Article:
The Environmental Protection Agency is responsible for monitoring ambient air quality in Ireland via the national Ambient Air Quality Monitoring Programme (AAMP). The AAMP has undergone significant investment and expansion in recent years, with the number of monitoring stations increasing from 30 in 2017 to 93 today. All monitoring stations collect air quality data for a range of pollutants in order to provide information to the public, and for assessment against European legal limit values and World Health Organisation guideline values. Real-time data from these monitoring stations is available online at all times at www.airquality.ie, and the most recent report on Ireland’s air quality can be found at https://www.epa.ie/pubs/reports/air/quality/epaairqualityreport2019.html.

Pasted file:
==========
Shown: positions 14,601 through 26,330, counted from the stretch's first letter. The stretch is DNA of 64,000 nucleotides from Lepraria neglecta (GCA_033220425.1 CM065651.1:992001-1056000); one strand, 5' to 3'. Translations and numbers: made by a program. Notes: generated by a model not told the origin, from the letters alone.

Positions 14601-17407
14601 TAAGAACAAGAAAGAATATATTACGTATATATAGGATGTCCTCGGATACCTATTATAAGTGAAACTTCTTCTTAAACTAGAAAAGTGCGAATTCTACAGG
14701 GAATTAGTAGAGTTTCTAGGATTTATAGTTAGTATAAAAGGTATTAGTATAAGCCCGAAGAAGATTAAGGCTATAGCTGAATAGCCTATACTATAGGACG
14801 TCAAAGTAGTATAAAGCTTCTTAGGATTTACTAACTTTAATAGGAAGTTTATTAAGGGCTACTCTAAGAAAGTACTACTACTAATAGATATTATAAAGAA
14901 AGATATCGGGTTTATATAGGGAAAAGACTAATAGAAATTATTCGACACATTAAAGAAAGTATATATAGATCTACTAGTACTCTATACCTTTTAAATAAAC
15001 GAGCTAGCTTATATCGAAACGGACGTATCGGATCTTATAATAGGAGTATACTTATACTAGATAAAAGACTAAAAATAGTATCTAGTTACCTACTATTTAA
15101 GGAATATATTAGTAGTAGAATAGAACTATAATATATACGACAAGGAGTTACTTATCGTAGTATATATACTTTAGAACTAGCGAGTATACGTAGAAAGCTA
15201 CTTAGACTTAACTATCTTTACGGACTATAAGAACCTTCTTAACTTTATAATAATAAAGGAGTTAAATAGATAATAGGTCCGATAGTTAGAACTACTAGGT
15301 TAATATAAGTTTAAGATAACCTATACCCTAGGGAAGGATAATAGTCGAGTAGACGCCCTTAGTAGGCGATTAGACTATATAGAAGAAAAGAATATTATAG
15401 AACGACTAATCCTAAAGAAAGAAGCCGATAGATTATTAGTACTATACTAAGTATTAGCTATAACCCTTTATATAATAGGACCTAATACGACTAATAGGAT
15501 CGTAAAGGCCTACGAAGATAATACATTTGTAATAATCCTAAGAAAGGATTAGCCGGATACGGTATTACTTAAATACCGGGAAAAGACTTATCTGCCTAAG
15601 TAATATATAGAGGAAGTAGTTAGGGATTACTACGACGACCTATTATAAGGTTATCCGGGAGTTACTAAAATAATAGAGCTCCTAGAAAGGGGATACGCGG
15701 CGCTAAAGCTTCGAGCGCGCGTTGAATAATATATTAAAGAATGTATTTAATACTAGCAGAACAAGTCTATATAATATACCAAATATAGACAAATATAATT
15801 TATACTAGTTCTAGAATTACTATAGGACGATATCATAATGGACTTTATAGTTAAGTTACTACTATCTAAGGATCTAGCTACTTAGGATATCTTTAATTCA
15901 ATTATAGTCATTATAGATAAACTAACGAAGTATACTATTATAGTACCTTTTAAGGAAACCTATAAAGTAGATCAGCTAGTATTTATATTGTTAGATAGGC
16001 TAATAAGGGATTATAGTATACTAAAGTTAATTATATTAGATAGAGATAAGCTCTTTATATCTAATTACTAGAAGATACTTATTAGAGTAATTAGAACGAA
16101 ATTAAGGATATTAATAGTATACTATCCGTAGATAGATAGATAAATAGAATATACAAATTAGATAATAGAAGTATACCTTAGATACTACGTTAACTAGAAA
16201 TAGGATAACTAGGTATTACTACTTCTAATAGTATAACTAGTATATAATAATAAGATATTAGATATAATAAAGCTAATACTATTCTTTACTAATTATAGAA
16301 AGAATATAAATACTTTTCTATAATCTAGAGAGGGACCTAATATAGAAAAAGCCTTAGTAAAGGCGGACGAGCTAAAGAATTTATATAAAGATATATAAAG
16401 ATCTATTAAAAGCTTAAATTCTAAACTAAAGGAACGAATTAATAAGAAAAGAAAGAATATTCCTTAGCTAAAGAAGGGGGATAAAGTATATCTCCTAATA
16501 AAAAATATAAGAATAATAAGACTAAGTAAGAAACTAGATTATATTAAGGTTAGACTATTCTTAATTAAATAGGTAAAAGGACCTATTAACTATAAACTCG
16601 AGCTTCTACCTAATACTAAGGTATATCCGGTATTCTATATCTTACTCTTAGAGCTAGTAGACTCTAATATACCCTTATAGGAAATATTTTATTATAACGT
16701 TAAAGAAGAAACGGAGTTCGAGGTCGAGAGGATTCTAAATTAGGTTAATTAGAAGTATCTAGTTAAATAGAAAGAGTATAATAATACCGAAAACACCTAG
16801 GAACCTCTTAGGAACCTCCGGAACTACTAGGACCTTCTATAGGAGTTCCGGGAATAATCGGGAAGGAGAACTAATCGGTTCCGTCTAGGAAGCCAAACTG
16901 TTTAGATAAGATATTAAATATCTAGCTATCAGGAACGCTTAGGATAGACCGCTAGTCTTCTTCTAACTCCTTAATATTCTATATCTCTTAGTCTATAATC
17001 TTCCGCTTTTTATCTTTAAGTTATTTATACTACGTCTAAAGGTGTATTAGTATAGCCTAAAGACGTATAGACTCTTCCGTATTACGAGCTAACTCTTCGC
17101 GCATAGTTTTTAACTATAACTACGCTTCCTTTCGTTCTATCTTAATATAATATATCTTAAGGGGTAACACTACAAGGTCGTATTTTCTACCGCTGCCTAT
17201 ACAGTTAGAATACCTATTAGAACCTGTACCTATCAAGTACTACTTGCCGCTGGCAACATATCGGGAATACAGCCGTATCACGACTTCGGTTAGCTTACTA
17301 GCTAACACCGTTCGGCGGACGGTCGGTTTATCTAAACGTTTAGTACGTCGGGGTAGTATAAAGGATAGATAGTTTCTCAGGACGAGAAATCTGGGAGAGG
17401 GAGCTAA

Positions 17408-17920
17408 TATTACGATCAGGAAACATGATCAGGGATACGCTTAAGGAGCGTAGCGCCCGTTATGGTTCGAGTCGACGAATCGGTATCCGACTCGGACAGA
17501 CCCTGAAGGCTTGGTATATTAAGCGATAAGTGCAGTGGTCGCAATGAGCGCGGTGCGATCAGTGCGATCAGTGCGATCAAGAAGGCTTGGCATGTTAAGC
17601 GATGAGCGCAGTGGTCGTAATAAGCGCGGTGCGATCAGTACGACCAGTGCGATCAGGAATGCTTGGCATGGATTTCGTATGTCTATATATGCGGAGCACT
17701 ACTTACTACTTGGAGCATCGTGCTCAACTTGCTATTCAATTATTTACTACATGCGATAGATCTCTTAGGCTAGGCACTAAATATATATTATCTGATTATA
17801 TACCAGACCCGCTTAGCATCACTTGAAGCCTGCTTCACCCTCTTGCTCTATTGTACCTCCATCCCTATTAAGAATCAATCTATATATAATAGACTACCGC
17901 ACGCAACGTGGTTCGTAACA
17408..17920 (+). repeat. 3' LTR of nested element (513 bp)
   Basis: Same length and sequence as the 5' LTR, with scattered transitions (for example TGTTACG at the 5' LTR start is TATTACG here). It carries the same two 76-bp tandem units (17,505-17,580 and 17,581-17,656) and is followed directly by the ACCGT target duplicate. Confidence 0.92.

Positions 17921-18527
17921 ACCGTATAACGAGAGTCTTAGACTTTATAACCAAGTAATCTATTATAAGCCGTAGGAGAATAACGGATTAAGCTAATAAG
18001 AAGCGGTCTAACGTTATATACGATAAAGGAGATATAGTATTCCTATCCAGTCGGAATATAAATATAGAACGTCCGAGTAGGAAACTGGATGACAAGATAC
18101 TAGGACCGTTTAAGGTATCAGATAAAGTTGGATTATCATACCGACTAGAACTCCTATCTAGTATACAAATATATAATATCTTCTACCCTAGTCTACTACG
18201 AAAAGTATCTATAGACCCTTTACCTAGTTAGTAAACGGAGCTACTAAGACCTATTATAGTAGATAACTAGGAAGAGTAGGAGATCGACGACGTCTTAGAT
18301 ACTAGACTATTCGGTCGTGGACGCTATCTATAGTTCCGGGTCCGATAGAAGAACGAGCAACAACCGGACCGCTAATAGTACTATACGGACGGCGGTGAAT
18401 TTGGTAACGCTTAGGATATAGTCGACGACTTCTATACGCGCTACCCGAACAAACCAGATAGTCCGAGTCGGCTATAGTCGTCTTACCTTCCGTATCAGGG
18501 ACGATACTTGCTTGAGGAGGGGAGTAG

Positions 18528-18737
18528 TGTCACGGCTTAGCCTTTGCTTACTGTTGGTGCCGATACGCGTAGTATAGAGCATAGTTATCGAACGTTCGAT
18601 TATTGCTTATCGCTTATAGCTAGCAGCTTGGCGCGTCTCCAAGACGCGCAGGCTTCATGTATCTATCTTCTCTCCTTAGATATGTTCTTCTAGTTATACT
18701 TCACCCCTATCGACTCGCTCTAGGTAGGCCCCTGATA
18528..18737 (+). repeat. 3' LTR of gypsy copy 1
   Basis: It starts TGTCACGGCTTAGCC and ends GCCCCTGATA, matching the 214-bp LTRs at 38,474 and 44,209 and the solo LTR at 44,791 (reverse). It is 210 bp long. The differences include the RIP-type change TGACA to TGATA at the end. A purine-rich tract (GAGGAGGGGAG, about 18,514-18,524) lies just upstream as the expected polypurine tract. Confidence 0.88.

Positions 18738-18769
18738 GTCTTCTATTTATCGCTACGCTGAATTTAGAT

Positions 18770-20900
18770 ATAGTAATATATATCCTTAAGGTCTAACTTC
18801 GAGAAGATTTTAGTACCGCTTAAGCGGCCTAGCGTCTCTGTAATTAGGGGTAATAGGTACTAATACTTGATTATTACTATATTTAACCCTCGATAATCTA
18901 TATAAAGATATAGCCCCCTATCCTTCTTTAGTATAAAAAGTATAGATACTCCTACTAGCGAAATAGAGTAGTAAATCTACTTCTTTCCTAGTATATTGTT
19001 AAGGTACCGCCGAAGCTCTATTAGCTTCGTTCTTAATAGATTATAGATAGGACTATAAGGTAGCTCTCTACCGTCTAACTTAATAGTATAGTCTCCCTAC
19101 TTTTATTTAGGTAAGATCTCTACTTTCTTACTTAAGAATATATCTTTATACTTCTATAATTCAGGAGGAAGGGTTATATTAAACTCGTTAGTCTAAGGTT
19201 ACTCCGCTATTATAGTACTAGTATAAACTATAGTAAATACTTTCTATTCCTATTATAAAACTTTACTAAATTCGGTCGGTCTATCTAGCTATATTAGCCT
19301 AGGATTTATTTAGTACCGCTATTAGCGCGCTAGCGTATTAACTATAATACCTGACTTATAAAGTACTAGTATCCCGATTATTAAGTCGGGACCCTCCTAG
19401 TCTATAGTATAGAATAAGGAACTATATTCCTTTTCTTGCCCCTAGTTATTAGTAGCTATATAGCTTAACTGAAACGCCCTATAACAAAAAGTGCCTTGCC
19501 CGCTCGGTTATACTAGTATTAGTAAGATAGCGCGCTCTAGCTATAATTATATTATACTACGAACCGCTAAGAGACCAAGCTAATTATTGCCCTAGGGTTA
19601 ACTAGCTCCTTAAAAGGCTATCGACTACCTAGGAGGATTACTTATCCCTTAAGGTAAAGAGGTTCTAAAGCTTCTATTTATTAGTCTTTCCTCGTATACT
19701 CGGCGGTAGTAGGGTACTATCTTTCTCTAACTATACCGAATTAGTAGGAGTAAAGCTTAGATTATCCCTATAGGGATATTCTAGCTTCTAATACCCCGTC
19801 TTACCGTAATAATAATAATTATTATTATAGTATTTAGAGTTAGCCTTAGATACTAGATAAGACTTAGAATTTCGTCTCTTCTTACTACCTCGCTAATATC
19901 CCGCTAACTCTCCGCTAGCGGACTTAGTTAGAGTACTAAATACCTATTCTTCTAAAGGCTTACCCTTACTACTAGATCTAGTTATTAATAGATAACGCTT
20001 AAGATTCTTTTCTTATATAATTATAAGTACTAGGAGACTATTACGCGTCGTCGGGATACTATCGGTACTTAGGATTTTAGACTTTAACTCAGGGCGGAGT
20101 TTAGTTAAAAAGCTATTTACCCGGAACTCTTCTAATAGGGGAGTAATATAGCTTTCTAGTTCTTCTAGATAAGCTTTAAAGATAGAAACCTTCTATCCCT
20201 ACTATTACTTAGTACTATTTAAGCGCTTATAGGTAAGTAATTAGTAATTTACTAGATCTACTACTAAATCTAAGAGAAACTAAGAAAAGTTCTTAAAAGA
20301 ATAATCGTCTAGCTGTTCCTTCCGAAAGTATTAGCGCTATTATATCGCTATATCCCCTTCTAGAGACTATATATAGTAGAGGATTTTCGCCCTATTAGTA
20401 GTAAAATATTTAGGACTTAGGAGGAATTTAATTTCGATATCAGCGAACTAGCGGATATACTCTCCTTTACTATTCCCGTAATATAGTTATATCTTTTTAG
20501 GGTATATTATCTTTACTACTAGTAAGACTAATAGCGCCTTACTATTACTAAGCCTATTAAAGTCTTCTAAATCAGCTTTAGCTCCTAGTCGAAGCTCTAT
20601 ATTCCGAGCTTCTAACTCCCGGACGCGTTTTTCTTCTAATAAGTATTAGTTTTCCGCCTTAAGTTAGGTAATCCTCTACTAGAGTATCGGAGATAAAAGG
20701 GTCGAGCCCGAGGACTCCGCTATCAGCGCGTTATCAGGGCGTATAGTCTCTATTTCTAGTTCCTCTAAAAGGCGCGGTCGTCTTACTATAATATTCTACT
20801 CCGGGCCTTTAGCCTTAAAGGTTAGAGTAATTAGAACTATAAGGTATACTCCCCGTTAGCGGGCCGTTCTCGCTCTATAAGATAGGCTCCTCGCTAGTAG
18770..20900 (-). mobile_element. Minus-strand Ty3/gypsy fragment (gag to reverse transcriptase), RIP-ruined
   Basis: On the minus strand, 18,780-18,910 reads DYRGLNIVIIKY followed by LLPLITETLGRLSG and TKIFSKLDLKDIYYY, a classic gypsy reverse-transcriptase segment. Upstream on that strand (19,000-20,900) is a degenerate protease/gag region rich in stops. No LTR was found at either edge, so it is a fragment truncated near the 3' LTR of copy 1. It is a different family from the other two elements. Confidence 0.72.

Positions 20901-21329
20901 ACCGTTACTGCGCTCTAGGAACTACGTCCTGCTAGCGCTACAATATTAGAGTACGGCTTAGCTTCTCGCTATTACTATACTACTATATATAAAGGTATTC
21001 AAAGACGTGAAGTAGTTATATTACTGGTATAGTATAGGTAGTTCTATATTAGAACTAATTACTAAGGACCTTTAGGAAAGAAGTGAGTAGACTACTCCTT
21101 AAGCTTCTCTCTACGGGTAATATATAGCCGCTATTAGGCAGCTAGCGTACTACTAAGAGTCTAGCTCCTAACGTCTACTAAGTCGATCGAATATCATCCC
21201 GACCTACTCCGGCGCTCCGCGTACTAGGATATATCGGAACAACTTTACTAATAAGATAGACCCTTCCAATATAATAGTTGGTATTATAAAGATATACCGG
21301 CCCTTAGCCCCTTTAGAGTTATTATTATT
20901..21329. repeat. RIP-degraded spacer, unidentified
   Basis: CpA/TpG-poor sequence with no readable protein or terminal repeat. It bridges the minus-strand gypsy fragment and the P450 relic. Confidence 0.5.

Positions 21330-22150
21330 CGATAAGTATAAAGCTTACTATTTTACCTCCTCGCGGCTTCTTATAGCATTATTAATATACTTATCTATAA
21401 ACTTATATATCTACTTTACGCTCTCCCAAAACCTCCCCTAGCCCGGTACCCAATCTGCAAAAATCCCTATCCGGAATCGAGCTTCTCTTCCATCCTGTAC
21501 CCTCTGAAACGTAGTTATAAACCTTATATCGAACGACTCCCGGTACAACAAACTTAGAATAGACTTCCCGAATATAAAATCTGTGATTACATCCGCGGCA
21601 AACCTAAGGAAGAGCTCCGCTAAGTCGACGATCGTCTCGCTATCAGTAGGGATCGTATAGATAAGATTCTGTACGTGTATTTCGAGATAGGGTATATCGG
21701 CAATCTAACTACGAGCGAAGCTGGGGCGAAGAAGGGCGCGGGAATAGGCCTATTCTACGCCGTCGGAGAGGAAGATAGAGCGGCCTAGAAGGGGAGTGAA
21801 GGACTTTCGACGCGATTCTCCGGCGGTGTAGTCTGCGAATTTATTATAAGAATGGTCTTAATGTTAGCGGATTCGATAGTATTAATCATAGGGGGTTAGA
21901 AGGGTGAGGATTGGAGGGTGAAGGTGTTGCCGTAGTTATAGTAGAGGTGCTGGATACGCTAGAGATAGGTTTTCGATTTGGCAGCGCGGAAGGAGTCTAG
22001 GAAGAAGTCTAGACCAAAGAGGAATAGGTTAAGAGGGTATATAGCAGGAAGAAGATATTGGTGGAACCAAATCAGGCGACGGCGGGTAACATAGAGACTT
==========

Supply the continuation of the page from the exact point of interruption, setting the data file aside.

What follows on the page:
The data being generated through the AAMP confirms that air quality in Ireland is generally good, and compares favourably with other European countries. While significant reductions in emissions have already been achieved through a range of policy measures, as more comprehensive, real-time, localised air quality information becomes available, it is apparent that there are key pollutants which still need to be addressed more comprehensively.
Particulate matter, from the burning of solid fuel, is estimated to cause 1,300 premature deaths per year in Ireland, and I am committed to addressing this public health and environmental challenge through a nationwide ban on smoky coal and enhanced regulation of other solid fuels.
The recent public consultation on a new solid fuel regulation for Ireland was the first step in this process. It is my intention to move now to develop a new, legally robust, and evidence-based framework for how we regulate all solid fuels used for domestic burning. This will be a central plank of Ireland’s first National Clean Air Strategy which will also identify and promote the integrated measures and actions across Government required to reduce air pollution, which I intend to publish shortly.